Thomas Bexley is a forensic photographer for the Met who is sent to a small village in Wales to investigate the killing of a teenage girl. The locals are closed mouthed and can't imagine it would be anyone from the village. Meanwhile, Bexley is fighting off a particularly vicious virus that is impacting on his judgement. This was a decent debut novel, I loved the front cover, but there were one or two minor issues I had. The novel is set in 1904 and the hero addressed an unmarried woman as Ms wh Thomas Bexley is a forensic photographer for the Met who is sent to a small village in Wales to investigate the killing of a teenage girl. The locals are closed mouthed and can't imagine it would be anyone from the village. Meanwhile, Bexley is fighting off a particularly vicious virus that is impacting on his judgement. This was a decent debut novel, I loved the front cover, but there were one or two minor issues I had. The novel is set in 1904 and the hero addressed an unmarried woman as Ms which didn't reach popularity until the 1970s and certainly wouldn't have been recognised in a small village. He also kept referring to a band of gypsies as travellers which seemed unlikely for the time period as most people wouldn't have known the difference. Other than that, nothing has put me off reading more from this author.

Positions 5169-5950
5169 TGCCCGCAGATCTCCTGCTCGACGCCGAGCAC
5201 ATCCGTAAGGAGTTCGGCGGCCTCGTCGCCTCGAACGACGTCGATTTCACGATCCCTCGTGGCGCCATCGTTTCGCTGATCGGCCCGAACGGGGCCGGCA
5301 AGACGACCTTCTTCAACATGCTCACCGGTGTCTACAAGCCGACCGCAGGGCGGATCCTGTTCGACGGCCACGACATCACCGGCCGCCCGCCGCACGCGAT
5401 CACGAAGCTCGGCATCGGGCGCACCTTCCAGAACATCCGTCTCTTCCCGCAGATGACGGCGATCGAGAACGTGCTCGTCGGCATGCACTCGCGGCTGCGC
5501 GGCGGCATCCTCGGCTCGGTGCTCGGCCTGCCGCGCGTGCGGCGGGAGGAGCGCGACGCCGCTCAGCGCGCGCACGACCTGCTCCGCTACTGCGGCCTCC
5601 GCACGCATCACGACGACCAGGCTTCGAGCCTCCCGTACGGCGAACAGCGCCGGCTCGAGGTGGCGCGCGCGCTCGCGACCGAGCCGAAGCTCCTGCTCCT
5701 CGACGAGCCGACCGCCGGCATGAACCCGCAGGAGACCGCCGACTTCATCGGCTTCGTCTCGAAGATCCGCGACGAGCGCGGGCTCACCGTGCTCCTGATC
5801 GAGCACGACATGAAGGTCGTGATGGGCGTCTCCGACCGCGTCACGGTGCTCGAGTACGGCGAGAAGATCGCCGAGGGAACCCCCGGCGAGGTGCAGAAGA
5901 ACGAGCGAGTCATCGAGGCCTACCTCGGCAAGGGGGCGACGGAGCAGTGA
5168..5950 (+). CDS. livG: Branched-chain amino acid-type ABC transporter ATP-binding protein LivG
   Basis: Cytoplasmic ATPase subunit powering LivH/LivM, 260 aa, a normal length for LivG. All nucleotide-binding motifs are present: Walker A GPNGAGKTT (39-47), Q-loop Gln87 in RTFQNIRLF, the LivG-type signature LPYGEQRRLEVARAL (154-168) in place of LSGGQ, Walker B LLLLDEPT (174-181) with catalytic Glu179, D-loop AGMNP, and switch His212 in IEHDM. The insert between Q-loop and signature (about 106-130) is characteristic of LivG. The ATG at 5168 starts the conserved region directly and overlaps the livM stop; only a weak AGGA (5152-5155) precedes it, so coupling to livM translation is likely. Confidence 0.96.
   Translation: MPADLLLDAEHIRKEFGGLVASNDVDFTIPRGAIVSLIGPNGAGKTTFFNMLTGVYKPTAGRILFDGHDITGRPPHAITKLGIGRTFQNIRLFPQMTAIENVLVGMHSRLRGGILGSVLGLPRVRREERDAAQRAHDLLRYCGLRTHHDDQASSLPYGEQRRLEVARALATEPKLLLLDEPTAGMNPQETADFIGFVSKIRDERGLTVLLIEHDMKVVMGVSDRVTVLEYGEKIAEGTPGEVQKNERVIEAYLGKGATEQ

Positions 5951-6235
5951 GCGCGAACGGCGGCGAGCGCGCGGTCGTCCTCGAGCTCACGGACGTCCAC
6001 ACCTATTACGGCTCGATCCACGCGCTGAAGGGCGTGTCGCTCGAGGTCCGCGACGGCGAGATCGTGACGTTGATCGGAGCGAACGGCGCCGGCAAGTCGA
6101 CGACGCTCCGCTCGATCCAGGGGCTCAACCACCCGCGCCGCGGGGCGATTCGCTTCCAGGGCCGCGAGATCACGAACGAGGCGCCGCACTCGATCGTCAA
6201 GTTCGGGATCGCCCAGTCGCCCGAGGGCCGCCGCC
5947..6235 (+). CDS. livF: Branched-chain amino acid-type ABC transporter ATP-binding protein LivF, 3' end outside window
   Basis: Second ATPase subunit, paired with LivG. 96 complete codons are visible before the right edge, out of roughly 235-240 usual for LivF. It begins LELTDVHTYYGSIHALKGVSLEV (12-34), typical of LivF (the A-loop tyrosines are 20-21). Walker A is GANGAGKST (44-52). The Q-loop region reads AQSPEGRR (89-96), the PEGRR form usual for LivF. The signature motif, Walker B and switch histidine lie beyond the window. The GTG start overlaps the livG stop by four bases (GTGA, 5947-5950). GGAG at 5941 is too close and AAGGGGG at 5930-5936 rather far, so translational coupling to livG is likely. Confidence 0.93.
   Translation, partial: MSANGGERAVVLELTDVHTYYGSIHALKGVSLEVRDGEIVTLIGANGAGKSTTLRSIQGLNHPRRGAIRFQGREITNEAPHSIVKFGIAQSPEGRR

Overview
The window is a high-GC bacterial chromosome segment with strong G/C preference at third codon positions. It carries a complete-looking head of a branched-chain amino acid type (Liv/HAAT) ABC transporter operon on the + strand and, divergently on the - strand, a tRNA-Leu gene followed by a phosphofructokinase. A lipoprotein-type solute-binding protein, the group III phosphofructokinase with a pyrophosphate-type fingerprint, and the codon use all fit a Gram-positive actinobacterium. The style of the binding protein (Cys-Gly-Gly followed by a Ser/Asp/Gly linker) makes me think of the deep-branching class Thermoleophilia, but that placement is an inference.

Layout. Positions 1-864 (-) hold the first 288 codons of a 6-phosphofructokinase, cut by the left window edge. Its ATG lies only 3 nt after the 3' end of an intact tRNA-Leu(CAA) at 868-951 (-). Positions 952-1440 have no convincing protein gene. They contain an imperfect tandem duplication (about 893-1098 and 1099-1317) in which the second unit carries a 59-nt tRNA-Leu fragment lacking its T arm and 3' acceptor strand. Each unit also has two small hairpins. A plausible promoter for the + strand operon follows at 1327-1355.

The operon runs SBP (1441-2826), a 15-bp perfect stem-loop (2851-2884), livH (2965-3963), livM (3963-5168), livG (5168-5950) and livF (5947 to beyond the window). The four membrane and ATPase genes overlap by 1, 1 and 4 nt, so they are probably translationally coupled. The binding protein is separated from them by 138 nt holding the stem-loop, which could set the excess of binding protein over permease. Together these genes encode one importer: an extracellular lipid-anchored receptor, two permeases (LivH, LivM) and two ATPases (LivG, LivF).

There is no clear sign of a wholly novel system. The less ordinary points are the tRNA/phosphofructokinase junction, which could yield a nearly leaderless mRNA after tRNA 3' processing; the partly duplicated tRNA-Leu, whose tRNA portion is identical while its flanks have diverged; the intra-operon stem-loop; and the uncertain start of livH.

11. 4 out of 5

    Janet